Conway’s Game of Life in haXe [NME & MassiveUnit]

The second day of try{harder} was dedicated to a single topic; test driven development (TDD).

The group was split into pairs and given the task of using TDD to write a solver for the game of life in AS3. After an hour we then threw away everything we had done, swapped partners and repeated the process.

This was extremely valuable for me as I had never written a unit test before. Seeing how different people tackled the same problem was fascinating and informative.

After repeating the process three times Stray asked if I was interested in teaming up with another attendee of the conference Alec McEachran to investigate unit testing in haXe. It was a great idea as it meant we both could investigate how unit testing worked in haXe and it would give me another code example for my talk the following day.

After a brief search we decided on Mike Stead’s MassiveUnit for testing as the testing syntax looked similar to FlexUnit and it contained a toolchain for running the tests on multiple platforms.

An example of a test we wrote is:

[codesyntax lang=”actionscript3″ lines=”normal”]

package ;
import massive.munit.Assert;
import Grid;

/**
 * ...
 * @author MikeC & Alec McEachran
 */

class GridTest
{
	public var grid : Grid;

	@Before
	public function before():Void
	{
		grid = new Grid(3, 3);
	}

	@After
	public function after():Void
	{
		grid = null;
	}

	@Test
	public function initiallyThereAreNoLiveNeighbors():Void
	{
		var liveNeighbors = grid.getLiveNeighbors(1, 1);
		Assert.isTrue(liveNeighbors == 0);
	}

	@Test
	public function liveNeighborCountIsAccurate():Void
	{
		grid.set(0, 0, true);
		grid.set(1, 0, true);
		grid.set(2, 1, true);

		var liveNeighbors = grid.getLiveNeighbors(1, 1);
		Assert.isTrue(liveNeighbors == 3);
	}

}

[/codesyntax]

It should look fairly familiar to anyone who has used FlexUnit before. The metatags @Before @After and @Test perform in exactly the same way as they do in FlexUnit. Another benefit of using munit over the built in testing framework in haXe is that you are given a tool to run tests on all platforms simultaneously:

[codesyntax lang=”text”]

 haxelib run munit test test.hxml

[/codesyntax]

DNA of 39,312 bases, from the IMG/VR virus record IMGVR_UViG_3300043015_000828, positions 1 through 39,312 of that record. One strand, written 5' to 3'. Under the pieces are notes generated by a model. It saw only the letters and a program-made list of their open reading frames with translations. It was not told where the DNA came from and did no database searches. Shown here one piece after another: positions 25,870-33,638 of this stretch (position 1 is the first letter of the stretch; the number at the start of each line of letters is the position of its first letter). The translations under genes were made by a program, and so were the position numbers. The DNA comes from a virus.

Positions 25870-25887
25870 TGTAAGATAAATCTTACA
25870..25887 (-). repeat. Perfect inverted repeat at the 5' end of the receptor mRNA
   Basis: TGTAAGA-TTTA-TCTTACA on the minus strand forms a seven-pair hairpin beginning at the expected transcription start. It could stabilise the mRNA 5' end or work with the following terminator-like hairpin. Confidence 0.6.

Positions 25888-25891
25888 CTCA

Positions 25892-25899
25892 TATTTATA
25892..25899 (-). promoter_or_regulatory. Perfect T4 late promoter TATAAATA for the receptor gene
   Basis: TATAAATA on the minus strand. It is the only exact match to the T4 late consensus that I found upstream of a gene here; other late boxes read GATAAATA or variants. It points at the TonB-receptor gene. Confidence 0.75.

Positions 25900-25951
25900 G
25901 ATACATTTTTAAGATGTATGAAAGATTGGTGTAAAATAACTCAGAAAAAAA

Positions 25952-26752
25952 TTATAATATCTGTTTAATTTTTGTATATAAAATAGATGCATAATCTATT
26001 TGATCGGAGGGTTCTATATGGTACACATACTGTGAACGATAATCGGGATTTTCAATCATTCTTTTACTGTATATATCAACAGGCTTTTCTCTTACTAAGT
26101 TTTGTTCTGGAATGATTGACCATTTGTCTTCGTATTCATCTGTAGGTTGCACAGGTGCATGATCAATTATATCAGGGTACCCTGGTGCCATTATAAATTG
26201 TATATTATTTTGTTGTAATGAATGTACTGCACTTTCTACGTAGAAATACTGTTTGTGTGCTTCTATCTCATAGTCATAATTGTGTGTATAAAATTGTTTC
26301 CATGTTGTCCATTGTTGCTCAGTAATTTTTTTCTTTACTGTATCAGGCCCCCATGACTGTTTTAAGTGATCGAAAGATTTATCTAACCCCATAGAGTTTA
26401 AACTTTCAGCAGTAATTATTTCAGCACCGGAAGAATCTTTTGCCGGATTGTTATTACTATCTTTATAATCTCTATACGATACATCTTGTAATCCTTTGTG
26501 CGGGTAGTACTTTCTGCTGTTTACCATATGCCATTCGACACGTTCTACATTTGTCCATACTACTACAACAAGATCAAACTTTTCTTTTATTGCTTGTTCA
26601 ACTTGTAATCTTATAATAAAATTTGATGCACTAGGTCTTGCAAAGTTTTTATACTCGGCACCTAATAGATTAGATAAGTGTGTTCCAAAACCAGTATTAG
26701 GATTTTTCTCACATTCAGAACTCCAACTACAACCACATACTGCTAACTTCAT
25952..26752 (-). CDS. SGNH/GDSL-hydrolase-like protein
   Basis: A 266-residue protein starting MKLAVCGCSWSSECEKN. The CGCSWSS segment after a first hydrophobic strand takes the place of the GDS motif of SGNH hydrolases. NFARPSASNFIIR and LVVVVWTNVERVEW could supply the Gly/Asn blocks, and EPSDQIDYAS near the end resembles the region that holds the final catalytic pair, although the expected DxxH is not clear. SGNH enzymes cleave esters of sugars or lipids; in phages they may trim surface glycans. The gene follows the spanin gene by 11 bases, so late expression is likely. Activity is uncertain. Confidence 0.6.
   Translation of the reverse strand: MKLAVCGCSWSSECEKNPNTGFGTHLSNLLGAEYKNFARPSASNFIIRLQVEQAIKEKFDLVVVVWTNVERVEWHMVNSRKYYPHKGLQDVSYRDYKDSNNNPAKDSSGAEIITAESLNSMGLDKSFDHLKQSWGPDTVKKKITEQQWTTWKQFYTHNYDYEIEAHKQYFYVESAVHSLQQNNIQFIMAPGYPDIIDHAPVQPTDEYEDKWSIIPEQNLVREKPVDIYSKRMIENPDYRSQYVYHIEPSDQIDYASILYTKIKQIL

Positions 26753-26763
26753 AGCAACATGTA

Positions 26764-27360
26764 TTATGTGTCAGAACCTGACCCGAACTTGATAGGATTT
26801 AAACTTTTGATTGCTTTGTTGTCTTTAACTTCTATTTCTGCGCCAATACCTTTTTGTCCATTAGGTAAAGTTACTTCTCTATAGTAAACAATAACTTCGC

When executed you get something that looks like the following:

Which presents a nice graphical representation of the tests run and which failed (if any).

Once built and tested we decided to give the code a simple visual representation. We wanted to show off the ability for haXe to target multiple platforms. To do this we decided to go with NME which I had been experimenting around with recently.

NME is a library and tool chain for haXe designed to allow the developer to use the flash API on multiple platforms. They achieve this by writing platform targeted version of the flash API. So what this means is code such as the following:

[codesyntax lang=”actionscript3″ lines=”no”]

package ;
import flash.display.Bitmap;
import flash.display.BitmapData;
import flash.display.MovieClip;
import flash.geom.Rectangle;

/**
 * ...
 * @author MikeC & Alec McEachran
 */

class Render
{

	private var _cellSize : Int;
	private var _renderTarget : BitmapData;
	private var _rect:Rectangle;

	public function new(container:MovieClip, cols:Int, rows:Int, cellSize:Int)
	{
		_cellSize = cellSize;
		_renderTarget = new BitmapData(cols * cellSize, rows * cellSize, false);
		container.addChild(new Bitmap(_renderTarget));

		_rect = new Rectangle(0, 0, _cellSize, _cellSize);
	}

	public inline function lock():Void
	{
		_renderTarget.lock();
		_renderTarget.fillRect(_renderTarget.rect, 0xff0000);
	}

	public inline function renderCell(x:Int, y:Int, isLive:Bool):Void
	{
		if (isLive)
		{
			_rect.x = x * _cellSize;
			_rect.y = y * _cellSize;
			_renderTarget.fillRect(_rect, 0);
		}
	}

	public inline function unlock():Void
	{
		_renderTarget.unlock();
	}

}

[/codesyntax]

Will compile down to flash, c++ and Javascript! NME also includes packaging abilities for webos, android and ios. So with a few scripted command lines you can target most app marketplaces:

[codesyntax lang=”text”]

haxelib run nme test YourProject.nmml flash
haxelib run nme update YourProject.nmml ios
haxelib run nme test YourProject.nmml webos
haxelib run nme test YourProject.nmml android
haxelib run nme test YourProject.nmml cpp
haxelib run nme test YourProject.nmml cpp -64

[/codesyntax]

What it means for this project is we could very quickly get a view for our game of life running in flash, JS and native desktop.

To show just how easy it is I made the following video:

You can see the HTML5 build here: http://mikecann.co.uk/projects/gameoflife/Export/html5/bin/

And the flash build here: http://mikecann.co.uk/projects/gameoflife/Export/flash/bin/MyApplication.swf

I have uploaded the source for the project here: http://mikecann.co.uk/projects/gameoflife/gameoflife.zip